I need the sky to be grey and angry looking. I want the wind to blow and rain to fall. But it’s blue as far as I can see.
I don’t want to hear the kids at the end of the block playing in the cul-de-sac. But they’re laughing and screaming at one another, having fun.
I want the trees to be bare like they’re supposed to be in the winter, and not green with signs of spring already.
I’m not in the right frame of mind for blooming and regrowth. Sprouting and budding.
I thought it might be good to bury my head in the pillows until about noon, but knew that was never going to happen. And once I’m awake, the last thing I want to do is lay there and think. Not today. Especially today.
I headed for the bathroom acknowledging my numb around the edges self, knowing that I wouldn’t see Blackitty, and wondering whether my ugly, red, puffy eyes could actually squeeze out more tears. They felt like they wanted to. And right when I could feel the wave of grief begin to wash over me, the door nudged forward and my dog’s big golden head and soft brown eyes pushed into the space, tentatively, seeking permission. Her cold wet nose bumped against my knee and I could hear the thump of her tail against the vanity as I scratched her head to say thank you for continuing Blackitty’s routine.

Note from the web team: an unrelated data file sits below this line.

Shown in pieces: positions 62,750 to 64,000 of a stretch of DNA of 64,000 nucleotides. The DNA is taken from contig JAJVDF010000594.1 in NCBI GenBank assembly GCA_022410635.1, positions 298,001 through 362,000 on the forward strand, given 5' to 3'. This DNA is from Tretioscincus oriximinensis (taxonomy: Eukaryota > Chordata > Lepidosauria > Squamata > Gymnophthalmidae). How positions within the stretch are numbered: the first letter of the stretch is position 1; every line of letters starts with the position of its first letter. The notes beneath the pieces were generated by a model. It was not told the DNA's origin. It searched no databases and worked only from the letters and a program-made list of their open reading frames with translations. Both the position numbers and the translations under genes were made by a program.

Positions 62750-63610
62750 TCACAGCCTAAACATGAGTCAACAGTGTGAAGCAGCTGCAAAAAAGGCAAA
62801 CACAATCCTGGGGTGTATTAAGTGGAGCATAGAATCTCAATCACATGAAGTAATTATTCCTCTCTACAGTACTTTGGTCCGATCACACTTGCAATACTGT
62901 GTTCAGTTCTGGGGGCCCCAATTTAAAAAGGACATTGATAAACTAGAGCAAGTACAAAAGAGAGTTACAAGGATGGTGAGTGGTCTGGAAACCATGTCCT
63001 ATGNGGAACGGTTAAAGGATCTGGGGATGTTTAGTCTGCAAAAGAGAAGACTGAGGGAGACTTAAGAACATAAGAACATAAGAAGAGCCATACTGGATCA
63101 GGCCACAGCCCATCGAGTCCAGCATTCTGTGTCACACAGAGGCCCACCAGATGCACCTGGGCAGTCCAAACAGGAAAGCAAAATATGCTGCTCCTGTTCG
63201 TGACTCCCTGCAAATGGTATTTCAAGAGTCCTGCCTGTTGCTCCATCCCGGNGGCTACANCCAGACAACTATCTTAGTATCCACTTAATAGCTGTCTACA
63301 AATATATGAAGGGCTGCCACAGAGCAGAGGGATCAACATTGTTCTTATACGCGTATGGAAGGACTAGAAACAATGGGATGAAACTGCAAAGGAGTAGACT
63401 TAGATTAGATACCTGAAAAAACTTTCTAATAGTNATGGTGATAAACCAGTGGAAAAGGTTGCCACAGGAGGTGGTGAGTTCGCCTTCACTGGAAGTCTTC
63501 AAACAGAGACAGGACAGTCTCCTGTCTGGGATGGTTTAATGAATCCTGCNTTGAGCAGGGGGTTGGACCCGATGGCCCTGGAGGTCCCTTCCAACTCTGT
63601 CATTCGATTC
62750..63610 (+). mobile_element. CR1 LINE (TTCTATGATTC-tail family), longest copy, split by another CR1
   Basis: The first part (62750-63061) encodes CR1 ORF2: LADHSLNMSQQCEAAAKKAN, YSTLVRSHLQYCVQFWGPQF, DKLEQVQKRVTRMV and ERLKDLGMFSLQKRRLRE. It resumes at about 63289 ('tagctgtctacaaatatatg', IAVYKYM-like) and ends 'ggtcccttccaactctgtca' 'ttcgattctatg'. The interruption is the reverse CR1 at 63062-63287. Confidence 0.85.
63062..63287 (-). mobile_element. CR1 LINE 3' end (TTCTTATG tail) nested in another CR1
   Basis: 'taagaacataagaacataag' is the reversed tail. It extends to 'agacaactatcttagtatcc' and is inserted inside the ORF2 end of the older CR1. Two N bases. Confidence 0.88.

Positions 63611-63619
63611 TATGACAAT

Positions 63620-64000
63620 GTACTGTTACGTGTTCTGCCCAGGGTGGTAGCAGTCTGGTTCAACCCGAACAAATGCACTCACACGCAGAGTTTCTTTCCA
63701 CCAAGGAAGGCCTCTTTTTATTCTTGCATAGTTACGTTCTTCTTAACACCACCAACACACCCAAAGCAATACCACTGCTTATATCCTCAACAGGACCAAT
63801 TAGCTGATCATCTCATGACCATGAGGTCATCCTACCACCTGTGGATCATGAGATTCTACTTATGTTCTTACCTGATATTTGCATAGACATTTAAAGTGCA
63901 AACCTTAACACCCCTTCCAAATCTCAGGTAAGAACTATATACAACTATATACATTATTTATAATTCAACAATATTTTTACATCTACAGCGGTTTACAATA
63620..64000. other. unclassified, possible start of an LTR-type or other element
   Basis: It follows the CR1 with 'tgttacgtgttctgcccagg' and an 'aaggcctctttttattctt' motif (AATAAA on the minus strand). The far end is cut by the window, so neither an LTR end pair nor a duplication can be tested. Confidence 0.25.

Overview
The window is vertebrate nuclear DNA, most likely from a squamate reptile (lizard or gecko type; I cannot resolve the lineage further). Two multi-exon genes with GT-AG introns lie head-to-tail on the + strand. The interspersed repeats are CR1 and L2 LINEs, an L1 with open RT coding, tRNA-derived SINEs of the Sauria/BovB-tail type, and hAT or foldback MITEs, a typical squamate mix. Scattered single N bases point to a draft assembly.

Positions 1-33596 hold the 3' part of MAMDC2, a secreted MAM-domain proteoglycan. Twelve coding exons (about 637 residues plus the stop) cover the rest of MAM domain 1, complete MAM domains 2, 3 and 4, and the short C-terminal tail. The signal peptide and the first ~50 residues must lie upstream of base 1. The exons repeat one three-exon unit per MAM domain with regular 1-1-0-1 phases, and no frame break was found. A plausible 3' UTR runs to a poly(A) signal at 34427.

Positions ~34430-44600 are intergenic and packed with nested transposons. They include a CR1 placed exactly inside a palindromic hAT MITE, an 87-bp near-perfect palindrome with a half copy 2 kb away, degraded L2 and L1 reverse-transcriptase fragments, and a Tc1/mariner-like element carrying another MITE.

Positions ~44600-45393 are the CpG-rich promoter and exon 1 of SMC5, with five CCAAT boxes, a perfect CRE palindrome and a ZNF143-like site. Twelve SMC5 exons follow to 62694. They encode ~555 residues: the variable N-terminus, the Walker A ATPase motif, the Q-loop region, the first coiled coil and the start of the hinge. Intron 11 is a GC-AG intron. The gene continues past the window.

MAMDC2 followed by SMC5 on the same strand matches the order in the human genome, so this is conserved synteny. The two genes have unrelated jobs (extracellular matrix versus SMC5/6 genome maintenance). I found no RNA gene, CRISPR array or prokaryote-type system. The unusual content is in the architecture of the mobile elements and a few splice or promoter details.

The poor Yack Star has been howling since last night. It isn’t continuous. It comes and goes, and we can hear her move from one place in the house to another. Searching.
Last night, she seemed to want some comfort, but she’s never been a lap cat, so she’s struggling to figure out how to do it. As we were mindlessly flipping channels, she got up on the couch, positioned herself onto one of the back pillows, settled in between us and went to sleep. Clearly she is lonely and already missing her companion of 10 years.
She waited by the back door this morning to go out. Blackitty and she did this every morning just to smell the air, walk around the side of the house to sniff the bushes, sit for a few moments and then come back in. It was just one of their rituals. But today she didn’t go out when I opened the back door. And when I went to the front, she followed me and seemed to want to go out that one instead, hesitantly. I went out with her, watching. She stood looking back at me, yowled a few times and then went back to the door, wanting in.
I can hear her downstairs right now. I wish I could help her.
In a few days, the vet will call and I will have to go and pick up Blackitty’s ashes. Having filled the backyards of my life with animals we’ve lost, I didn’t exactly plan this, but it was offered, and I no longer have a backyard. It seemed just right for a cat who was afraid to be anywhere but in the house.
Thank you so much to all of you who took the time to send your lovely thoughts and warm words. It was a special part of my morning, and I am very, very grateful to you all.